Bad Breath
Bad Breath

What you eat affects the air you exhale. Certain foods, such as garlic and onions, contribute to objectionable breath odor. Once the food is absorbed into the bloodstream, it is transferred to the lungs, where it is expelled. The odors will continue until the body eliminates the food. People who diet may develop unpleasant breath from infrequent eating.


If you don't brush and floss daily, particles of food remain in the mouth, collecting bacteria, which can cause bad breath. Food that collects between the teeth, on the tongue and around the gums can rot, leaving an unpleasant odor.


Dry mouth occurs when the flow of saliva decreases. Saliva is necessary to cleanse the mouth and remove particles that may cause odor. Dry mouth may be caused by various medications, salivary gland problems or continuously breathing through the mouth.


Tobacco products cause bad breath, so if you use tobacco, ask your dentist for tips on kicking the habit.


Bad breath may also be the sign of a medical disorder, such as a local infection in the respiratory tract, chronic sinusitis, postnasal drip, chronic bronchitis, diabetes, gastrointestinal disturbance, liver or kidney ailment.

Bruxism

Bruxism, commonly known as "tooth grinding," is the process of clenching together and the grinding of the upper and lower teeth. During sleep, the biting force of clenched jaws can be up to six times greater than during waking hours.

Bruxism can cause complications over the years:

  • Wear down tooth enamel
  • Break fillings or other dental work
  • Worsening of TMJ dysfunction
  • Create jaw pain,toothaches, headaches, or earaches
  • Cause tooth sensitivity
  • Increase tooth mobility
  • Chip Teeth

There is no cure for bruxism; however, the condition can be managed. The most common procedure to help to alleviate pain and discomfort is a Nightguard.

Canker Sores
Canker Sores

Canker sores are common in adults and children and generally tend to cause discomfort, particularly during eating. Although several factors have been named as possible "causes" of aphthous ulcers, trauma is the most common trigger for them. It has also been observed that they appear in patients who are under stress, or those experiencing health problems. They have also been attributed to hormonal changes, and to some types of dietary deficiencies (i.e., Vitamin B12, Iron, Folic Acid, etc.). Although there is no specific treatment for the ulcer itself, except for severe cases (where usually steroids are prescribed); treatment is usually focused on the pain caused by the ulceration.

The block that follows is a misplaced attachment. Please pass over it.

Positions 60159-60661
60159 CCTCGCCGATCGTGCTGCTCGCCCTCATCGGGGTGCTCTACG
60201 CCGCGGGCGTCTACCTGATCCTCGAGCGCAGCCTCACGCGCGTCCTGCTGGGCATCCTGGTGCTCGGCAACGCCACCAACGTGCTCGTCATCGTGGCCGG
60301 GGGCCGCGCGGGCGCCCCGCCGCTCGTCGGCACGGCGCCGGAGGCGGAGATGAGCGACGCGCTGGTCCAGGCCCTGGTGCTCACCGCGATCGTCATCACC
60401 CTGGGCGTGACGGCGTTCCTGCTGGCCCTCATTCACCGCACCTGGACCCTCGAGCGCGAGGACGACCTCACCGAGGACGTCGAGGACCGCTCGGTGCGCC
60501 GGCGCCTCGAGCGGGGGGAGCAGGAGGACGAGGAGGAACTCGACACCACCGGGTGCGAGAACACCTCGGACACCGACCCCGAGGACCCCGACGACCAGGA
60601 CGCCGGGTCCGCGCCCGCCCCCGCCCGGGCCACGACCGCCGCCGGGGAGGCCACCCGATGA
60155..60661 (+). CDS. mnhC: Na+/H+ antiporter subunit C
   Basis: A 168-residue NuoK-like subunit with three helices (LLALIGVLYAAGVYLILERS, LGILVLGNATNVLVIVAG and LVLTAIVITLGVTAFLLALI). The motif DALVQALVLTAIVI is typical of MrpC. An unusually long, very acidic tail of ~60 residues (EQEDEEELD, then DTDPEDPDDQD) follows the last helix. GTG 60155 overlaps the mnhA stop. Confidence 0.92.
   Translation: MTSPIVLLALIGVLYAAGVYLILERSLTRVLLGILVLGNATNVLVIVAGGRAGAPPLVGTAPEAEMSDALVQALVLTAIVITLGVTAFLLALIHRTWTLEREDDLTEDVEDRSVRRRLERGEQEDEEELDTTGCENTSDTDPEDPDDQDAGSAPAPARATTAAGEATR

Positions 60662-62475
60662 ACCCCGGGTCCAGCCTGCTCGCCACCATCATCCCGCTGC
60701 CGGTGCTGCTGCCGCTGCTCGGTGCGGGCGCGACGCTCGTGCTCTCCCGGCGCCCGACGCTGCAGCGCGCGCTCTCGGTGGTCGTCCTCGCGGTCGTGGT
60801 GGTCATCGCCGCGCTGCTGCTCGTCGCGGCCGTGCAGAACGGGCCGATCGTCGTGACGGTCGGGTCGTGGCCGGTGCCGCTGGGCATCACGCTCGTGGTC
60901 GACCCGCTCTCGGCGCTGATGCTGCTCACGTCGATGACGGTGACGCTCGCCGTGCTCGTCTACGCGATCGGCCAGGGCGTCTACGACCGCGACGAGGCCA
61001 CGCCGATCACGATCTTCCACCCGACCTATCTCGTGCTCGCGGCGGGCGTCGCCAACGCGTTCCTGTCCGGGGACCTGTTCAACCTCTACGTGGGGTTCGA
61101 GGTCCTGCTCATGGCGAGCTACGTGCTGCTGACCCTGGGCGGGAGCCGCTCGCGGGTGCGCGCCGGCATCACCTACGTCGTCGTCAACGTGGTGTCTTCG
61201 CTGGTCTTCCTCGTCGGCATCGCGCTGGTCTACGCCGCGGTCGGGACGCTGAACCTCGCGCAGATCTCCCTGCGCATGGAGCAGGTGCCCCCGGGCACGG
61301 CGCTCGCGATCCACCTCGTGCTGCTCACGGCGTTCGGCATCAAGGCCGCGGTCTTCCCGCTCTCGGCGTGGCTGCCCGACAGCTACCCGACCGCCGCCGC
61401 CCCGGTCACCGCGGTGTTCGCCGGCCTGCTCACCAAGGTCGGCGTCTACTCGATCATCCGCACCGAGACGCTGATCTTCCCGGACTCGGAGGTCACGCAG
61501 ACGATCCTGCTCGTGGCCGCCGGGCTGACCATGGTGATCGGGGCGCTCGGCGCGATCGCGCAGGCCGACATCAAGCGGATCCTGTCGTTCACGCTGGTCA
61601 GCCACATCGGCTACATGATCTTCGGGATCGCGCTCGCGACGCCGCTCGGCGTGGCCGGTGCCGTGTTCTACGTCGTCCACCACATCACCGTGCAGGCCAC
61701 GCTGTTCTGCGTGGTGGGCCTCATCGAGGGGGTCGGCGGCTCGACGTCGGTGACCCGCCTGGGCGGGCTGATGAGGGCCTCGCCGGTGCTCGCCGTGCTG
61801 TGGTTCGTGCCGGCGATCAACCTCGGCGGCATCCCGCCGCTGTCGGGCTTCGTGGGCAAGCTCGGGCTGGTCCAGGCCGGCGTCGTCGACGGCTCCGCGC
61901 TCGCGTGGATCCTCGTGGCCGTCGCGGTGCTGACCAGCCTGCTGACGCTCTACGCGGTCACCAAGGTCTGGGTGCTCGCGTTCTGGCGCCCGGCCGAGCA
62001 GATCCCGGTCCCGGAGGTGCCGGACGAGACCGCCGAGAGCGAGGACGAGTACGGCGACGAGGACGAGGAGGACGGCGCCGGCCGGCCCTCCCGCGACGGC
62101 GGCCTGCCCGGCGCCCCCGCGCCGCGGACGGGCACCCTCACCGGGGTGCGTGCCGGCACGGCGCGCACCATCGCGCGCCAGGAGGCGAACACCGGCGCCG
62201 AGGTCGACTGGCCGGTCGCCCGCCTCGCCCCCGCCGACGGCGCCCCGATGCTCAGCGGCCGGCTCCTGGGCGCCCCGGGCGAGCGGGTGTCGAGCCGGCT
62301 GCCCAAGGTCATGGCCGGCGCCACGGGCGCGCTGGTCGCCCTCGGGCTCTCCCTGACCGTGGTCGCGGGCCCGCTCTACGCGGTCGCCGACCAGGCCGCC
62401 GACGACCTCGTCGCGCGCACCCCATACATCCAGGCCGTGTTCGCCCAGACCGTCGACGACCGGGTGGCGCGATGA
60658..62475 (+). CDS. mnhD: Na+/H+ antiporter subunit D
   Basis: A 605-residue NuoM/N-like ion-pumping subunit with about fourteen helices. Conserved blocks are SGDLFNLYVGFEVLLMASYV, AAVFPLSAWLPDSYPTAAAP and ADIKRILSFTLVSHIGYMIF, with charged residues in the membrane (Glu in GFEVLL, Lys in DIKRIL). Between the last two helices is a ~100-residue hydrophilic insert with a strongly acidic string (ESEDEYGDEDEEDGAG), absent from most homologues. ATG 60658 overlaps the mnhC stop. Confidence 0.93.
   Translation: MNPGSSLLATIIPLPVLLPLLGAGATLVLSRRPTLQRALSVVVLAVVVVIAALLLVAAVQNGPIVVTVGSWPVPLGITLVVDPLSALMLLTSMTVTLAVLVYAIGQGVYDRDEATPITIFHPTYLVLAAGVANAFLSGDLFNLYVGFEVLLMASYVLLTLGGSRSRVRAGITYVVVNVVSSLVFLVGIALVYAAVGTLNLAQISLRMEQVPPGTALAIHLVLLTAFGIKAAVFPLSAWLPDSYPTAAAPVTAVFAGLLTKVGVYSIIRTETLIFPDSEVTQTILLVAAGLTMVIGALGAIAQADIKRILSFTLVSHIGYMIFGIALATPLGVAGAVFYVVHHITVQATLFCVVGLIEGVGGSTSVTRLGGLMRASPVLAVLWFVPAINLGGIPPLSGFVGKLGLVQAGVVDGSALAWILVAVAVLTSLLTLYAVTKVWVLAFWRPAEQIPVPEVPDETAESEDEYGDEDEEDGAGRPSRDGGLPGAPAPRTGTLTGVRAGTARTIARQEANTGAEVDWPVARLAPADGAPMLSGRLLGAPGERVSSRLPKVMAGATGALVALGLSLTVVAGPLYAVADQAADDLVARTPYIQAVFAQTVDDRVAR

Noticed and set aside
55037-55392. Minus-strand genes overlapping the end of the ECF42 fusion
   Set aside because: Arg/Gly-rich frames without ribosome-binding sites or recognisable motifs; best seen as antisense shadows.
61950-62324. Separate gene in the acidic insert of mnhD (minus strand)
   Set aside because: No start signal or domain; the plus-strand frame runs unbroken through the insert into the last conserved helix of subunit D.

Cold Sores
Cold Sores

Recurrent Herpes Labialis (the common dental term) is a very common viral infection in children and adults. It is caused in most cases by a sub-type of the Herpes Virus, and in most patients it is preceded by an illness (a cold), exposure to sun or exposure to cold. Most patients experience what is known as 'prodromic' symptoms such as itching or burning sensation in the area where the blisters soon appear. This information may allow your dentist to recommend therapies that may minimize or eliminate the appearance of the blisters. This infection is usually self limiting and can last up to 14 days before the scabs fall off.

Dry Mouth
Dry Mouth

Saliva flow keeps the mouth moist and aids in chewing, swallowing, digestion and speech. Dry mouth is a condition from the lack of normal saliva flow.


Causes of dry mouth:

  • Dehydration
  • Emotional stress
  • Anemia
  • Related to surgery
  • Medical Conditions
  • Medication
  • Allergy
  • Anti-depressant
  • Blood pressure
  • Some mouth washes that are high in alcohol content

Dry mouth symptoms:

  • Mouth feels sticky
  • Lips cracked and dry
  • Tongue may have burning sensation

People who experience dry mouth are at high risk for developing cavities, gum disease and bad breath.

Helping dry mouth:

  • Chewing gum / lozenges
  • Humidifier at night
  • Maintaining good oral hygiene
Mouth Guards
Mouth Guards